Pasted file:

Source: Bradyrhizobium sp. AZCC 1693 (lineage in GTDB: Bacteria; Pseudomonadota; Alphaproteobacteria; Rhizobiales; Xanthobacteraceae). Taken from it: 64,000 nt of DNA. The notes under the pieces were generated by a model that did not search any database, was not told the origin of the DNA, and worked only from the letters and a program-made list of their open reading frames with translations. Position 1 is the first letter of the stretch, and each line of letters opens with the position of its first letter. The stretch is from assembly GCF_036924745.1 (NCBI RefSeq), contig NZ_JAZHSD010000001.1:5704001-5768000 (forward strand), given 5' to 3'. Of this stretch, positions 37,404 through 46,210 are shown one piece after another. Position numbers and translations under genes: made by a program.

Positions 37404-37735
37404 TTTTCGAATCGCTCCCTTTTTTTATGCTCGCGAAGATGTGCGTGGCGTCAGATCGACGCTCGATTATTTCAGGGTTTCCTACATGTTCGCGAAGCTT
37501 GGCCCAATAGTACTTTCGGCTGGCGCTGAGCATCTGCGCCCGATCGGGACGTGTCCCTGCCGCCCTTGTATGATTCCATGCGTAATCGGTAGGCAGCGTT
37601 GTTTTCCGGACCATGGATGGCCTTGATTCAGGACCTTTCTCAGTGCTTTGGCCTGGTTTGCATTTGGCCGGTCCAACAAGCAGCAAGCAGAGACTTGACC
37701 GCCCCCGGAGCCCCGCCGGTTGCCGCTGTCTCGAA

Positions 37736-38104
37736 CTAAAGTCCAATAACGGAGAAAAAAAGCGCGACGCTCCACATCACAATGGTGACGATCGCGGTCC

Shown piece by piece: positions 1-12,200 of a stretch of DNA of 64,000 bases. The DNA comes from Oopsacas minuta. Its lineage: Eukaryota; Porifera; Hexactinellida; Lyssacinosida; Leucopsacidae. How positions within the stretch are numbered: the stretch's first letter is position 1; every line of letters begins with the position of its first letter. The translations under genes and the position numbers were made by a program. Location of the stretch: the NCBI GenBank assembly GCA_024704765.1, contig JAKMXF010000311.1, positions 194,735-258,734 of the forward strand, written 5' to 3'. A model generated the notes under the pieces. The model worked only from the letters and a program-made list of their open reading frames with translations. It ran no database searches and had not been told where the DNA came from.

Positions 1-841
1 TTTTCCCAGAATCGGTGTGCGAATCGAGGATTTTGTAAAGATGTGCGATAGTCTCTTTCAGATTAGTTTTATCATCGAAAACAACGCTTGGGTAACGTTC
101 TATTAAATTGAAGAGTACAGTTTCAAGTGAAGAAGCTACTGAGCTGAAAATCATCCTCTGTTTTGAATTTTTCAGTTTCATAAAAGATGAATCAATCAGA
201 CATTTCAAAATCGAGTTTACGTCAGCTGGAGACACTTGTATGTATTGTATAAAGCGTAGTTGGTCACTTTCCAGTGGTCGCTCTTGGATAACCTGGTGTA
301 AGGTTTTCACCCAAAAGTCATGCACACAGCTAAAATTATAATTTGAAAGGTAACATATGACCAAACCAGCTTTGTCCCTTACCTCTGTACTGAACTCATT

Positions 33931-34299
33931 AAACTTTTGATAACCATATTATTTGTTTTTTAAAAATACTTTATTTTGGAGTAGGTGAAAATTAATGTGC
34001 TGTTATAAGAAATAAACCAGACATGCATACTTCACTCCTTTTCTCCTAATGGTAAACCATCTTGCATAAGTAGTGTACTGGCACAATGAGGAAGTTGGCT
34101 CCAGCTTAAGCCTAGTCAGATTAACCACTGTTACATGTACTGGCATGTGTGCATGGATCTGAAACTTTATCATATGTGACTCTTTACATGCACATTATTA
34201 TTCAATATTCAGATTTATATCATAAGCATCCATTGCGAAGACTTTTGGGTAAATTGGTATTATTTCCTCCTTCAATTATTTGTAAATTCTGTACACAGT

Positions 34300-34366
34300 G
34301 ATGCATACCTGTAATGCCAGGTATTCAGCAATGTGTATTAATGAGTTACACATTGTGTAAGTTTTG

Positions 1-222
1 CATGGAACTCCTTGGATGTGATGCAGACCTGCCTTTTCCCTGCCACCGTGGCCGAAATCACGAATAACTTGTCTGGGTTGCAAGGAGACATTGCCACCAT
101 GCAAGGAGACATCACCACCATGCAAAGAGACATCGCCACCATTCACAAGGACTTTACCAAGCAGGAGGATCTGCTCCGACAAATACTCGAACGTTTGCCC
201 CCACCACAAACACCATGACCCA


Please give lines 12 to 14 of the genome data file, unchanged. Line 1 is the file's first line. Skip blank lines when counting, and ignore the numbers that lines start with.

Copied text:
101 TATTAAATTGAAGAGTACAGTTTCAAGTGAAGAAGCTACTGAGCTGAAAATCATCCTCTGTTTTGAATTTTTCAGTTTCATAAAAGATGAATCAATCAGA
201 CATTTCAAAATCGAGTTTACGTCAGCTGGAGACACTTGTATGTATTGTATAAAGCGTAGTTGGTCACTTTCCAGTGGTCGCTCTTGGATAACCTGGTGTA
301 AGGTTTTCACCCAAAAGTCATGCACACAGCTAAAATTATAATTTGAAAGGTAACATATGACCAAACCAGCTTTGTCCCTTACCTCTGTACTGAACTCATT